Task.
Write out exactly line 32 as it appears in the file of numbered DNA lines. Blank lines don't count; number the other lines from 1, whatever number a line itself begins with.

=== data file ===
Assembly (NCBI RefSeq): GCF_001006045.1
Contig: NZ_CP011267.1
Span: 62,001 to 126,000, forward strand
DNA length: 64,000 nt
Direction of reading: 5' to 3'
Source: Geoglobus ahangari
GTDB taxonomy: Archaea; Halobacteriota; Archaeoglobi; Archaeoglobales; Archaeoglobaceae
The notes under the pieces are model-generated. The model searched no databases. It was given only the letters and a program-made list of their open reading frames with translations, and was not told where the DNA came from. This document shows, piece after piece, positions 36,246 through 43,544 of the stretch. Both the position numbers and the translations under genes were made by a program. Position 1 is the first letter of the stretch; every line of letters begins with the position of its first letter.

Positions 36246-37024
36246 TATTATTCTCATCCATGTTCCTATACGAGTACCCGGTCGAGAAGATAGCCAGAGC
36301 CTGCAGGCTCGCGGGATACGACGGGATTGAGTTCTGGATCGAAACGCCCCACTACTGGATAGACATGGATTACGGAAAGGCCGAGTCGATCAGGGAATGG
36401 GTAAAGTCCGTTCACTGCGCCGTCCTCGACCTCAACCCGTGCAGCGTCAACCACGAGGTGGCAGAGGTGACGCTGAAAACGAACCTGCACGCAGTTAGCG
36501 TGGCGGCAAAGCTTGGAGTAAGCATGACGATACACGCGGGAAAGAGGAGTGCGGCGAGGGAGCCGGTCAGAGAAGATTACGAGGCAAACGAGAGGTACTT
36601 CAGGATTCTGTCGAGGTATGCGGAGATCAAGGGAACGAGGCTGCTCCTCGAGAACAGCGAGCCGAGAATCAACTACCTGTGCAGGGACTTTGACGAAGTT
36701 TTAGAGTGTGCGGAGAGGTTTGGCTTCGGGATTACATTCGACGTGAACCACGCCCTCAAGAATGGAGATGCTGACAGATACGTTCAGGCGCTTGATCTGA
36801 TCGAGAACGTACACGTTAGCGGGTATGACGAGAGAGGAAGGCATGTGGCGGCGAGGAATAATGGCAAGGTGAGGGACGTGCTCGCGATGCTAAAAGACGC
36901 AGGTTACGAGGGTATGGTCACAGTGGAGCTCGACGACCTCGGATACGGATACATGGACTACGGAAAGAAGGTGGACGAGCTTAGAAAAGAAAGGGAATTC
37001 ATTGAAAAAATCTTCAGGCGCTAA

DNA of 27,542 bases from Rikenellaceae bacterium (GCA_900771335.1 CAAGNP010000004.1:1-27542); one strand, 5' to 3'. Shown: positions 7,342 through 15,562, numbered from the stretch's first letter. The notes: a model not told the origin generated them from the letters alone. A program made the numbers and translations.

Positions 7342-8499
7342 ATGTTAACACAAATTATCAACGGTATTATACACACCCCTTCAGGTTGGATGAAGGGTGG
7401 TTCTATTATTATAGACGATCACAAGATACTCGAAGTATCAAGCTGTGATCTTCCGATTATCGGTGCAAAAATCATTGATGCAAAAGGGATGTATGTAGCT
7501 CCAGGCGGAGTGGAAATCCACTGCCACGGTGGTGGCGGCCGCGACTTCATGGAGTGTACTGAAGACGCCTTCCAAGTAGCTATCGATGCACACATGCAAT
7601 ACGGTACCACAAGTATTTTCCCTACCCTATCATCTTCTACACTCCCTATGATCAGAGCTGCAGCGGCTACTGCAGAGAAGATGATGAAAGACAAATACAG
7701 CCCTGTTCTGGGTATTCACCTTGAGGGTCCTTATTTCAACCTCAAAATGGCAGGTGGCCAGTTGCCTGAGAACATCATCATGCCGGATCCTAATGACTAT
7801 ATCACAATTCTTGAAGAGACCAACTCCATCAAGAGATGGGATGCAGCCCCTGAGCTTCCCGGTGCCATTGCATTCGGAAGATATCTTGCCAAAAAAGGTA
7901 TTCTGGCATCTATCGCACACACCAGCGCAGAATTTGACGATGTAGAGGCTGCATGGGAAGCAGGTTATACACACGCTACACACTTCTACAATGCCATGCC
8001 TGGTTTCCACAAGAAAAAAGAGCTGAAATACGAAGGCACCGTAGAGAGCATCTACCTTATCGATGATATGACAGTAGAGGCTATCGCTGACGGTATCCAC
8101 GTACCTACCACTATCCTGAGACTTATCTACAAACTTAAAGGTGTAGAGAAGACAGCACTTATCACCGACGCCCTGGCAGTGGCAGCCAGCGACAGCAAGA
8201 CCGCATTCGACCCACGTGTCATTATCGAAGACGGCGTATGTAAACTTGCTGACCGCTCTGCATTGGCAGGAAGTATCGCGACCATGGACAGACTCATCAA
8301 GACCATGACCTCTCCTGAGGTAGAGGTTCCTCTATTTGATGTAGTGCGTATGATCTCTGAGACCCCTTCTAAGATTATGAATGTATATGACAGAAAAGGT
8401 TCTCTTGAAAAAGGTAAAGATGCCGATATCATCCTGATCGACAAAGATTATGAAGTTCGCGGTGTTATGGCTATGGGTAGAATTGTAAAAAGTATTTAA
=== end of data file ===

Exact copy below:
8401 TCTCTTGAAAAAGGTAAAGATGCCGATATCATCCTGATCGACAAAGATTATGAAGTTCGCGGTGTTATGGCTATGGGTAGAATTGTAAAAAGTATTTAA